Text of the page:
All that said these cars are still representative of Honda at its peak. A high school buddy of mine had an automatic 2nd gen Legend sedan with the base 200 HP engine. Even loaded up, to this day I still remember how perfectly the powerband crescendoed as you went up the rev range, without giving anything up anywhere on it. Theres not much to be said about the NSX that hasn’t been said already, aside from the fact that the J series V6 and a 9th-gen-Civic style “FMC” could have kept it more than relevant. But thats all in the past now.

  • avatar
    JohnTaurus_3.0_AX4N

    Wait, so what youre saying is that Im not the only one who pines for a 5-speed Vigor? Awesome. This makes the movement twice as strong as before! Lol

  • avatar
    Bee

    I’m so glad to see TTAC doing a piece on these cars, I happen to know Tyson from the Legend forum as well and was at Honda’s headquarters to witness his coupe breaking 500k.

    All those early 90’s cars were imbibed with exquisite engineering that really showed that Honda put its best foot forward. I remember removing the rear deck in my ’93 Accord and marveling that there were ten screws securing the shell over the third brake lamp.

    I have owned cars from different makes but my all time favorite is the Legend, so much that I have owned six of them so far. Those second-generation coupes, with the roll down rear windows and sweeping styling evocative of an airplane, are in my opinion one of the most enduring designs to ever come from the House that Soichiro Built.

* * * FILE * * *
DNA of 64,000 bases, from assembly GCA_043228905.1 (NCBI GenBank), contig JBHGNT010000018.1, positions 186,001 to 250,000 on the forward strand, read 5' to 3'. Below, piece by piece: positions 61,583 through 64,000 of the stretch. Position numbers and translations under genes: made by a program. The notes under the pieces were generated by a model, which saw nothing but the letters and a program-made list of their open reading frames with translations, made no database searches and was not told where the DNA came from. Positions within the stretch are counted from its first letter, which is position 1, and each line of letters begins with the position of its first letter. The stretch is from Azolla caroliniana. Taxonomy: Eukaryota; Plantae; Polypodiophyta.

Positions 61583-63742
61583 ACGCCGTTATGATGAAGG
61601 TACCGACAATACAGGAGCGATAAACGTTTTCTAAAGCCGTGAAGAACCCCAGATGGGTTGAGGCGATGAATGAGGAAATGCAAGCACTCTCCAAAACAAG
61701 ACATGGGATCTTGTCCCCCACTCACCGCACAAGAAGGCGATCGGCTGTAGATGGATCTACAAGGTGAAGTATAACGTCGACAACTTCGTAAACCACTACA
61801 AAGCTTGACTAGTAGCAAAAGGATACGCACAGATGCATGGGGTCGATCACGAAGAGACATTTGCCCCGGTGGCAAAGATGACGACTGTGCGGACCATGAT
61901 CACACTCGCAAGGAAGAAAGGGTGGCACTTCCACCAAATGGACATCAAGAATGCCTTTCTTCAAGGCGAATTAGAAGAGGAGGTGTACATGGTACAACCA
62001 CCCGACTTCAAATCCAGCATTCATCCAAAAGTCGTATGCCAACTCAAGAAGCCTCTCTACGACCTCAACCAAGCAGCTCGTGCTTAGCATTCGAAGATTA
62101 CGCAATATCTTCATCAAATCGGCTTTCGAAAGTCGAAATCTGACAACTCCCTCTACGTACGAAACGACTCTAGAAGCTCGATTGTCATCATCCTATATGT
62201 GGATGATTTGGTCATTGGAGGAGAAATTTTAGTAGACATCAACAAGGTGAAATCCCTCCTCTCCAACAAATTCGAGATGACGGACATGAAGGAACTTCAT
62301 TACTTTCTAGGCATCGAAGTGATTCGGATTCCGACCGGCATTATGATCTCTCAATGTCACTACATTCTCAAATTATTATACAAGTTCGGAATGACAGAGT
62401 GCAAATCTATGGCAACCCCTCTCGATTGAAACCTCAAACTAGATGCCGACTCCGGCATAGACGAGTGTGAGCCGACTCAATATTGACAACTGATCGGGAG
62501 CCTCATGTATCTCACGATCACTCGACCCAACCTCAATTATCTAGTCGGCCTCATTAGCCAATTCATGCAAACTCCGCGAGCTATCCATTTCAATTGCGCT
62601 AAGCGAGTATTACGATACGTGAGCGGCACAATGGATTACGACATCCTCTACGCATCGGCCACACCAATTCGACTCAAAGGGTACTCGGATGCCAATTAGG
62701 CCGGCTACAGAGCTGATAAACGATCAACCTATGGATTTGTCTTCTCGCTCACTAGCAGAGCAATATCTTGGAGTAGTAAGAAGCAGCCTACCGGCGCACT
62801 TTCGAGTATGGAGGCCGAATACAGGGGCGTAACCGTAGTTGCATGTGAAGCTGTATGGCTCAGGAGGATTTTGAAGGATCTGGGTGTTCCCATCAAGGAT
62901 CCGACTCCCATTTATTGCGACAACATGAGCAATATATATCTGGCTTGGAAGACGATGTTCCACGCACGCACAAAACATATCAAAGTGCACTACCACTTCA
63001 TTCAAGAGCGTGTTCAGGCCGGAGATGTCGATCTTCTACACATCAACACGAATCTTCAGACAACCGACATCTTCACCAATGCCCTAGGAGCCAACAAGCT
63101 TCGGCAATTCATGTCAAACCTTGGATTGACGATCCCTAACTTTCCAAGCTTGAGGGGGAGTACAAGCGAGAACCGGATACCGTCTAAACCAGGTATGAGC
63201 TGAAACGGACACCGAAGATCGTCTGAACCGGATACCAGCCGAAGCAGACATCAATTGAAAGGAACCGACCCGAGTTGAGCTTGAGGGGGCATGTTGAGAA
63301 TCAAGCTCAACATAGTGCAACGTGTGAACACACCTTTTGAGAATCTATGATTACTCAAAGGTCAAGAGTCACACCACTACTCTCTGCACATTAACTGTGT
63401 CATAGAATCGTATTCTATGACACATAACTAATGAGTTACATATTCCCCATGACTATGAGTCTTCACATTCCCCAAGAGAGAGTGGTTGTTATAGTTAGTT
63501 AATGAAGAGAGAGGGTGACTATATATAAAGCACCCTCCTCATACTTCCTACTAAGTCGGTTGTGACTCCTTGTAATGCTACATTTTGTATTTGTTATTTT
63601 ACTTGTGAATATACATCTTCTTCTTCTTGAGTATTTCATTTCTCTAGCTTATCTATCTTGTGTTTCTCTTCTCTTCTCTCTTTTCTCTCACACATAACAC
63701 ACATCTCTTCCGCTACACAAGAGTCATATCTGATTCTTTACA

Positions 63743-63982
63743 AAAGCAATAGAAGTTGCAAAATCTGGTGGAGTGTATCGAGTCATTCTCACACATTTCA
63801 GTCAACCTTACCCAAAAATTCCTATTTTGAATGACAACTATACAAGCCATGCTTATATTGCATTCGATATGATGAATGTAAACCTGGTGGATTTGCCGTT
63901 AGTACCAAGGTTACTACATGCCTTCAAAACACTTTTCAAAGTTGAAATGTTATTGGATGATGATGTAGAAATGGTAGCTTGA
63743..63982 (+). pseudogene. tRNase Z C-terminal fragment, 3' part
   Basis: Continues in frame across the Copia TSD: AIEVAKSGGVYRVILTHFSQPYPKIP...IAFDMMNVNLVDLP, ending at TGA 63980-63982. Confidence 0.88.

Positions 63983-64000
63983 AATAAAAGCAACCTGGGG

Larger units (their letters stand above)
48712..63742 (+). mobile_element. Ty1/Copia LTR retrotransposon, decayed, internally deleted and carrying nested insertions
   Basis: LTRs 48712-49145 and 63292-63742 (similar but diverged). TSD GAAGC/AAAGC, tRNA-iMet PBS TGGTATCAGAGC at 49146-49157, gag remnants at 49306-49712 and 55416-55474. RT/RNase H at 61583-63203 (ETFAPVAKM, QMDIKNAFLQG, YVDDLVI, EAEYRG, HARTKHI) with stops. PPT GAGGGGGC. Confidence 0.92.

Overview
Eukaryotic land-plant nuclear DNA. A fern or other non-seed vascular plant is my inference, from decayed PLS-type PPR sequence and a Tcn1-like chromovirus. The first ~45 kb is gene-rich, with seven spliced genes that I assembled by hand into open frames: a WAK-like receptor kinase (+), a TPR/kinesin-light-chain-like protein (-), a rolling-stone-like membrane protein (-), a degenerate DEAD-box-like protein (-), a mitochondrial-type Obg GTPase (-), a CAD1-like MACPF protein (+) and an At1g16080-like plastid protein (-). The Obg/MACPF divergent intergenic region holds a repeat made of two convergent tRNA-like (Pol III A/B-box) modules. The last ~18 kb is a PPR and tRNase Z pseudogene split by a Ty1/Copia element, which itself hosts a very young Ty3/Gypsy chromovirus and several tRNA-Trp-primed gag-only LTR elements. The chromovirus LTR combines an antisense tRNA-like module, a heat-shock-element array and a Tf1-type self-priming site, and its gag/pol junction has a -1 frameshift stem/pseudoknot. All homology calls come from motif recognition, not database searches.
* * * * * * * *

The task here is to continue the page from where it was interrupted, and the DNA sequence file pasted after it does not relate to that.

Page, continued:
• avatar
    kablamo

    This is great to see, all that’s missing is shots of the interior and engine bays!

    I’ve got a stock 5 speed Prelude with 80k miles you might like to drive, although it’s a 5th gen and in the Pacific Northwest.

  • avatar
    Ryoku75

    Say what you will about the Legends handling, a Popular Science from Dec 1991 compared the Legend sedan to a Buick Park Avenue and the Buick out performed it. MUCH easier finding a nice Buick too.

    Up the road from me theres a late 90’s practically mint Integra, all stock, only good Integra I’ve ever seen. If I knew the owners I’d love to take it for a spin.

    Hopefully articles like this will encourage Honda owners to quit screwing with their cars.

    As I’ve asked before, “If Hondas are so great why do people modify them so much?”.

  • avatar
    dal20402

    That Legend Sedan blows my mind. It’s one of my favorite cars ever. I wish Honda would go back to a longitudinal FWD platform for its biggest sedans, even at the cost of some packaging efficiency. Put SH-AWD on a car built like that and it would shut up every “fancy Accord” complaint ever.

    • 0 avatar
      NoGoYo

      It certainly doesn’t hurt Audi.

      • 0 avatar
        Power6

        Honda did longitudinal front drive in a totally unique way. The engjne sits next to the diff ahead of the transmission.Thats how they got that BMW RWD look in a FWD car. Better weight distribution too. Honda really used to do some clever engineering.

        • 0 avatar
          wmba

          The 1991 Legend layout wasn’t much different from the 1966 Oldsmobile Toronado. Fore/aft engine and its differential was also alongside the engine and had a halfshaft going through the sump. But Oldsmobile reduced package length by laying the transmission alongside the engine as well.

          Nothing new under the sun – and only 25 years later, when the obvious methods had been clear for some time. All to save 3% weight off the front axles.

          I must say, I found both this car and the Vigor were dull, dull, dull to drive. At least this guy doesn’t sugarcoat:

          http://ateupwithmotor.com/model-histories/acura-legend-rover-800-sterling/4/

  • avatar
    Instant_Karma